The Goog is pitiable because it is intolerable smug with the thought of how clever it is! For it can get the answer to any question, it just types it into that little box - et voila, answers! Look how clever I am, getting answers that anyone can get. But a library cyborg does not produce answers in this way... a library cyborg has to have the knowledge to get the answers - the knowledge of how the answers can be derived, or the knowledge to discern the legitimacy of those who claim to have the answer. Without such knowledge, you cannot be clever in any meaningful sense. You can only be one of those empty vessels that make the most noise - and oh, the noise the Googs make! It is deafening.

Please do not hold it against them. The Googs don't know any better... all their answers come from the search box. It's practically the twenty first century's version of 'only following orders': all the brutality of dogma dressed up as the bliss of ignorance... responsibility, digitally devolved to the newest higher authority. "Forgive them, Google, for they know not what they do." Ah, but Google is the Googiest of all the Googs. It takes smart people to manufacture ignorance on such a grand scale. It takes faith in both blunt technology and blind ideology to choose a path that prevents human flourishing and declare it the only way to be good. And Google is only the most successful of the Goog-making tech companies.

I want to give them a chance, truly I do... I listen to what they have to say. But I can find what they are going to say the same way they do, by typing it into a search box, so what is there to listen to? I want to find the good in what they do... but when all they do is align with the ideology of the search engine, what good is there to find...? We cannot even judge their ability to be a 'good Goog', because it seems readily apparent that a Goog cannot express any excellences of its own. It borrows technological abilities and then spuriously claims these stolen capabilities as its own. That's why Googs have to own all the latest digital toys... it is the only way one Goog can distinguish itself (however briefly) from the identical capabilities of all the other Googs.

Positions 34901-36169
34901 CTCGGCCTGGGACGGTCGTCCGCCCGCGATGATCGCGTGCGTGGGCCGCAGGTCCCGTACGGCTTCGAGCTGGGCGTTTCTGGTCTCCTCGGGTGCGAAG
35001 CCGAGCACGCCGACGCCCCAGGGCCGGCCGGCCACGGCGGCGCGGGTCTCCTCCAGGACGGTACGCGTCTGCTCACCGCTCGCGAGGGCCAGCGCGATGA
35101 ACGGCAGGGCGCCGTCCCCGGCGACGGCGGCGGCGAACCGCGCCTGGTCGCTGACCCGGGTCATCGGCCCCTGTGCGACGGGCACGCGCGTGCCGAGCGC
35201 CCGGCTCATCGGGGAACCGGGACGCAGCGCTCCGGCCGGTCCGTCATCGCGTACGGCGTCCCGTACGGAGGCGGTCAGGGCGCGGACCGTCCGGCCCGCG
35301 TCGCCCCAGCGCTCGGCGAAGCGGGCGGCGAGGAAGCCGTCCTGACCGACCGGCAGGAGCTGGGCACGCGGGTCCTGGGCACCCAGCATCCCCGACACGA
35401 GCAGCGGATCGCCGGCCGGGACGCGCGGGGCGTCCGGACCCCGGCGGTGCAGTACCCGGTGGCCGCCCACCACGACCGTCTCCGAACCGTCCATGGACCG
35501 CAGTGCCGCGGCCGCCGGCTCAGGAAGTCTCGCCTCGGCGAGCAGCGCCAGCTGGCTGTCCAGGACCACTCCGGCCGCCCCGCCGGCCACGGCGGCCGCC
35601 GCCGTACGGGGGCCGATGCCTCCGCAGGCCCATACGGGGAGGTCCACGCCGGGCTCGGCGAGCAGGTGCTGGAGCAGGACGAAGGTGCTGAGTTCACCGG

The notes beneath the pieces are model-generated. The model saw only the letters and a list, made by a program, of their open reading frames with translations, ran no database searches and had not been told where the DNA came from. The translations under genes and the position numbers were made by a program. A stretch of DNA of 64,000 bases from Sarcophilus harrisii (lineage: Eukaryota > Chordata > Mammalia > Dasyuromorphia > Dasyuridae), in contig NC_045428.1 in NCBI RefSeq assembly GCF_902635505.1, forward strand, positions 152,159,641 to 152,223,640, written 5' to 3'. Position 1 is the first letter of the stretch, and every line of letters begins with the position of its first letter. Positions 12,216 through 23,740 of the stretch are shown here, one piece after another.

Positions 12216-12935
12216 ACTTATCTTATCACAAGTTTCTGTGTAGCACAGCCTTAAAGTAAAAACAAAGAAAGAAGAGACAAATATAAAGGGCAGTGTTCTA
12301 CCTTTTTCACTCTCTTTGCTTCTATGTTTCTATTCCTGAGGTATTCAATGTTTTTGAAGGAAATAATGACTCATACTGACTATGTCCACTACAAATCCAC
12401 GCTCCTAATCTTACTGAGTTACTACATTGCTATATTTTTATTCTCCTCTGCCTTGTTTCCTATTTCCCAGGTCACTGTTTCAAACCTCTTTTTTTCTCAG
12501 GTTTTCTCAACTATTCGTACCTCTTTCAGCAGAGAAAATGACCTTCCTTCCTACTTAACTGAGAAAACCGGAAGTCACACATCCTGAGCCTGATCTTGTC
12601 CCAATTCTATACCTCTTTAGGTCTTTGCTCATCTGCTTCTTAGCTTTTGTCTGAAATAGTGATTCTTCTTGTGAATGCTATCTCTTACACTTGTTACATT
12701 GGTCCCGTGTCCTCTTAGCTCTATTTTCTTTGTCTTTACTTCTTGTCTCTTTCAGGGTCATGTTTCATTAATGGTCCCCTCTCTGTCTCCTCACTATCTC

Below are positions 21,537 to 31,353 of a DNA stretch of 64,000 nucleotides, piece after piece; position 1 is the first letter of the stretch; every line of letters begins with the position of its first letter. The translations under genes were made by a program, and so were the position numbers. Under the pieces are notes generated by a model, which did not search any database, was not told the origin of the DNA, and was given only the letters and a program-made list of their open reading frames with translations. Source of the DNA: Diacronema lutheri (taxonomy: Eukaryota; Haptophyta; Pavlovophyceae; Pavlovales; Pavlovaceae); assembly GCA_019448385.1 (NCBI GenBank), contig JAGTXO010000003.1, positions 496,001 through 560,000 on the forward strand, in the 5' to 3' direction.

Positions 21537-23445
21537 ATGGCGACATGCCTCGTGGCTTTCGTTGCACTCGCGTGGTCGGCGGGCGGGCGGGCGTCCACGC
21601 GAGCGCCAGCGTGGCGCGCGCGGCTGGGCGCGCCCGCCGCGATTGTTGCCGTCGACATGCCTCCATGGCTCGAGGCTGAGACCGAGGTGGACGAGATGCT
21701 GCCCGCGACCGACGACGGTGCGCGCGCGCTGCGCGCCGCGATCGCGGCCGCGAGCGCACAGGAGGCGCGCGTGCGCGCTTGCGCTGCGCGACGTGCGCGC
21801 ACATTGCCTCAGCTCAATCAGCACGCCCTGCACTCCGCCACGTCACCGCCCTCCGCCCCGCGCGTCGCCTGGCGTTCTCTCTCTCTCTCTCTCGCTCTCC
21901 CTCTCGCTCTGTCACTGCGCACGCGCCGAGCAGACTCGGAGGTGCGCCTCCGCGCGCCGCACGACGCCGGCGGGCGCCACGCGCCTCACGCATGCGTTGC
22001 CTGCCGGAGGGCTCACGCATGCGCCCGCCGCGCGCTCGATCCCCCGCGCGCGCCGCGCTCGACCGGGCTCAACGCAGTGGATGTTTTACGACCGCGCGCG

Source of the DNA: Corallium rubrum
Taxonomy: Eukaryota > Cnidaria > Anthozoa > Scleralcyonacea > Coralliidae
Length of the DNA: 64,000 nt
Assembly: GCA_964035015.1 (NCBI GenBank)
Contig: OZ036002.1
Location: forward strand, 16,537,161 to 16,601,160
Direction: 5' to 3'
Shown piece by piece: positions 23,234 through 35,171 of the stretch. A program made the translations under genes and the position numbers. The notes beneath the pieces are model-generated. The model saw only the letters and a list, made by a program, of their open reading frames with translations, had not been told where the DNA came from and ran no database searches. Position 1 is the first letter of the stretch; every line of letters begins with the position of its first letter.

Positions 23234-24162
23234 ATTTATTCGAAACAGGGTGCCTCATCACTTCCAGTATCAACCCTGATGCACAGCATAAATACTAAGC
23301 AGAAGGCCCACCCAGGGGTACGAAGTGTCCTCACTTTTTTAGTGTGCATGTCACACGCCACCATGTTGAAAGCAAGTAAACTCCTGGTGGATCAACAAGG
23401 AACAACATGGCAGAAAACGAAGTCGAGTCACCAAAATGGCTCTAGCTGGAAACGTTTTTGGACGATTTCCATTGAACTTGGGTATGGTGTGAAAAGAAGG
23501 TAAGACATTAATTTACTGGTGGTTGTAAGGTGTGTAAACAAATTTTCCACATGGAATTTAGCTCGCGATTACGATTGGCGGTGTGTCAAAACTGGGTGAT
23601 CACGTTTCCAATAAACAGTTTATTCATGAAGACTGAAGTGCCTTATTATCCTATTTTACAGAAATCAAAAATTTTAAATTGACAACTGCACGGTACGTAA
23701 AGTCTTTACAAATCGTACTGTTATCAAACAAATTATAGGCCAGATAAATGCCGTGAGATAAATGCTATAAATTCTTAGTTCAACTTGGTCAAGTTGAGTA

We are all Googs now, alas. There's no escaping it. We all feel clever because we can type a question into a search box, or watch a video, or regurgitate dogma. And so we all condemn traditional religions for having got it wrong - they were looking for answers in a book, in a tradition, in virtue, in honour, in family, in a community... but the answers were never there, the Googs assure us. They were in that blank search box, waiting for you to type your question. All the questions are already known to the Googs, and all the answers are already prescribed. There is nothing left to do, but submit to the one true way, the way of the Goog, the path of utter technological dependence.


Fabrication Doctrines

Image of Unknown OriginWhat is the opposite of a 'conspiracy theory'...? If we say it is an antonym of the truth, we are assuming that conspiracy theories are always false, which would be unwise. But we certainly don't want to say that falsehood is the opposite of a conspiracy theory either. In our current usage of this term, we are tacitly assuming something more than we are willing to recognise...

This term, 'conspiracy theory', has steadily gained currency as a means of discrediting certain ways of viewing events. The unstated assumption is that if something is a 'conspiracy theory' it isn't true and can be ignored. "Oh, that's just a conspiracy theory..." But of course, just because someone theorises about a conspiracy, it doesn't necessarily mean that they theorise in error. It was a conspiracy theory that Emily Dickinson could be understood as a lesbian, a view that is now essentially mainstream. Likewise, it was a conspiracy theory that Edith Wilson, the wife of President Woodrow Wilson, was running the country after her husband suffered a stroke. However, this is now accepted as an entirely credible account of what actually happened.

In terms of scientific parlance, 'conspiracy theories' are hypotheses as to what may have happened, which could be validated be the appearance of further evidence. In the lexicon of the sciences, 'theory' is the contrast case with 'hypothesis', but since that word is baked into 'conspiracy theory' we can scarcely use that to construct an alternative term! Besides, 'theory' is a word that is simultaneously too strong and too weak for our purposes... we forget when it comes to scientific theories that these models of events, much like conspiracy theories, can be validated or invalidated by future evidence. We mistake them for truth, something we humans are especially good at doing.